News Release

Release Date: June 13, 2017

Geologic Carbon Storage Risk Assessment Tools Recognized


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Rendering of geologic carbon storage. Not to scale.

The Carbon Sequestration Leadership Forum (CSLF), an international, ministerial-level organization focused on the development of carbon capture and storage (CCS) technology, has selected the U.S. Department of Energy’s National Risk Assessment Partnership (NRAP), as a CSLF-recognized project. The CSLF chooses projects that contribute sufficiently to the advancement of CCS technology deployment. The organization has only recognized about 50 projects worldwide over the past decade.

NRAP, led by the Office of Fossil Energy’s National Energy Technology Laboratory (NETL), is a multi-lab partnership developing a defensible, science-based methodology and platform for quantifying risk at carbon dioxide (CO2) storage sites to guide decision-making and risk management. One of the drivers behind the nomination and selection of NRAP as a CSLF-recognized project is the internationally used NRAP toolset.

Released for download last fall, the NRAP toolset comprises simulation tools designed to help evaluate the performance of geologic carbon storage sites related to two major types of potential risks: CO2 or brine leakage and induced seismicity.

The flagship product of the toolset is the NRAP Integrated Assessment Model–Carbon Storage (NRAP-IAM-CS), which enables prediction of long-term risk-related behavior of a storage site from the reservoir to the atmosphere, assists in uncertainty quantification, and supports identification and ranking of factors that contribute to leakage risk. The NRAP research team also produced tools that enable stakeholders to rapidly explore the behavior of different system components, including reservoir performance, well and seal leakage, groundwater impacts, and induced seismicity behavior.

Prior to release of the NRAP toolset, beta testing was conducted by volunteers from industry, regulatory agencies, universities, and other domestic and international research organizations, including several affiliated with the NETL-managed Regional Carbon Sequestration Partnerships and the International Energy Agency Greenhouse Gas Programme. The NRAP project team implemented improvements based on the beta-testers’ feedback before releasing the tools for download.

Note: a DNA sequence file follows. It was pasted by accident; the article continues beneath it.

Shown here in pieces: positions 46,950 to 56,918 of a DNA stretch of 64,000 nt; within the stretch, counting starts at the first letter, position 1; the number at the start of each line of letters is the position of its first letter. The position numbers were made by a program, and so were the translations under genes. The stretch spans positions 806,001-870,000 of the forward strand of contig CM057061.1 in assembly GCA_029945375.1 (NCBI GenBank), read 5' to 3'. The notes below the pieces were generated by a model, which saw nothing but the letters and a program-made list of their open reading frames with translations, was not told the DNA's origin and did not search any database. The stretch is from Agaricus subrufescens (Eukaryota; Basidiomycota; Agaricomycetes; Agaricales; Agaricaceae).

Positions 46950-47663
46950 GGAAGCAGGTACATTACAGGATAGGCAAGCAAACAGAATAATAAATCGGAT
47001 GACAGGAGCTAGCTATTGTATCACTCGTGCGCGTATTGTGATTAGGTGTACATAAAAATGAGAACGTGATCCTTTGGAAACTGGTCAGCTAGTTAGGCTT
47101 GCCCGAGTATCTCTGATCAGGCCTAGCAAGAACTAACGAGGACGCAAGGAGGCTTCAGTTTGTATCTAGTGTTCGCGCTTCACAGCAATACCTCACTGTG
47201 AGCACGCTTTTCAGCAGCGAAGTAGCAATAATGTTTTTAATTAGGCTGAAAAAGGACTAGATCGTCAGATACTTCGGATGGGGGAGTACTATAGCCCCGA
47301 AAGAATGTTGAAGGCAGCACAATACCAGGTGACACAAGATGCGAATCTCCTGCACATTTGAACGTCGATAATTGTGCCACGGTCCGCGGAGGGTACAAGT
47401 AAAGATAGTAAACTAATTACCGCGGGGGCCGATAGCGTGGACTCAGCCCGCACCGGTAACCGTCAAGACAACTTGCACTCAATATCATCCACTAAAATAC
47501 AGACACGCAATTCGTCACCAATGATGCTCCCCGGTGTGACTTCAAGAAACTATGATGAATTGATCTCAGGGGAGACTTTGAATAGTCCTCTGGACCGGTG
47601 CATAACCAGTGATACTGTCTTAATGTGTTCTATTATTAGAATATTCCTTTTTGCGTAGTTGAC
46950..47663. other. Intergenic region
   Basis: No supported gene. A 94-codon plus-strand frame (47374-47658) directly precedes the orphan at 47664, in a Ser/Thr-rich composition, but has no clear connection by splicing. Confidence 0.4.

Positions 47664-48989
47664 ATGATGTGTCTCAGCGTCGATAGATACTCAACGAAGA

In addition to NRAP-IAM-CS, other tools in the toolset are these:

  • Reservoir Evaluation and Visualization (REV)—Generates CO2 plume size and pressure differential (an important indicator for potential unwanted fluid migration from the storage reservoir) over time and visualizes probable reservoir behavior.
  • Reservoir Reduced-Order Model Generator (RROM-GEN)—Converts reservoir simulation results into a reduced-order model that can be incorporated into the NRAP-IAM-CS.
  • Wellbore Leakage Analysis Tool (WLAT)—Evaluates existing wells for leakage potential and explores potential leakage response based on the characteristics of the well.
  • NRAP Seal Barrier Reduced-Order Model (NSealR)—Evaluates the impact of potential breaches in seals on migration of fluids (CO2 or brine) outside of the primary target zone.
  • Aquifer Impact Model (AIM)—Estimates volumes of an aquifer impacted if a CO2 or brine leak occurs. 
  • Designs for Risk Evaluation and Management (DREAM)—Evaluates and selects optimal monitoring designs for long-term CO2 storage.
  • Short Term Seismic Forecasting (STSF)—Forecasts the likelihood and frequency of near-term seismic events in response to active CO2 injection.
  • Ground Motion Prediction Applications to Potential Induced Seismicity (GMPIS)—Predicts ground motion response caused by a nearby earthquake.
  • Multiple Source Leakage Reduced-Order Model (MSLR)—Characterizes atmospheric dispersion of leaked CO2 from one or more sources.

NRAP is an NETL-led consortium that involves five national labs: NETL (Office of Fossil Energy), Lawrence Livermore National Laboratory (National Nuclear Security Administration), Los Alamos National Laboratory (National Nuclear Security Administration), Lawrence Berkeley National Laboratory (Office of Science), and Pacific Northwest National Laboratory (Office of Science).
To learn more about NRAP and the tool set, visit the NRAP website.


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